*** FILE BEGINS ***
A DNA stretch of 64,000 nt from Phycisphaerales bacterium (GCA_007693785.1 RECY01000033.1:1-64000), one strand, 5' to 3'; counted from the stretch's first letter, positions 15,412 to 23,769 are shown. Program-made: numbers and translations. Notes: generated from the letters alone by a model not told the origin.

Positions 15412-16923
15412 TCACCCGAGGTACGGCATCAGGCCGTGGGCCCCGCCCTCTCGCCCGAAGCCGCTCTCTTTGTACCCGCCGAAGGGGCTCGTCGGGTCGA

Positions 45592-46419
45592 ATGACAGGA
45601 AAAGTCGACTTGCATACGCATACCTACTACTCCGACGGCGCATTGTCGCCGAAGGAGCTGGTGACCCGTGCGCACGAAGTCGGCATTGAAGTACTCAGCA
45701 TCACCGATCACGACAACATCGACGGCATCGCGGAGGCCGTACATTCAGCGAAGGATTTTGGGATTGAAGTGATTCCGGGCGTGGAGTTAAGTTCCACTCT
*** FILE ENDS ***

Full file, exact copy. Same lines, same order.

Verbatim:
A DNA stretch of 64,000 nt from Phycisphaerales bacterium (GCA_007693785.1 RECY01000033.1:1-64000), one strand, 5' to 3'; counted from the stretch's first letter, positions 15,412 to 23,769 are shown. Program-made: numbers and translations. Notes: generated from the letters alone by a model not told the origin.

Positions 15412-16923
15412 TCACCCGAGGTACGGCATCAGGCCGTGGGCCCCGCCCTCTCGCCCGAAGCCGCTCTCTTTGTACCCGCCGAAGGGGCTCGTCGGGTCGA

Positions 45592-46419
45592 ATGACAGGA
45601 AAAGTCGACTTGCATACGCATACCTACTACTCCGACGGCGCATTGTCGCCGAAGGAGCTGGTGACCCGTGCGCACGAAGTCGGCATTGAAGTACTCAGCA
45701 TCACCGATCACGACAACATCGACGGCATCGCGGAGGCCGTACATTCAGCGAAGGATTTTGGGATTGAAGTGATTCCGGGCGTGGAGTTAAGTTCCACTCT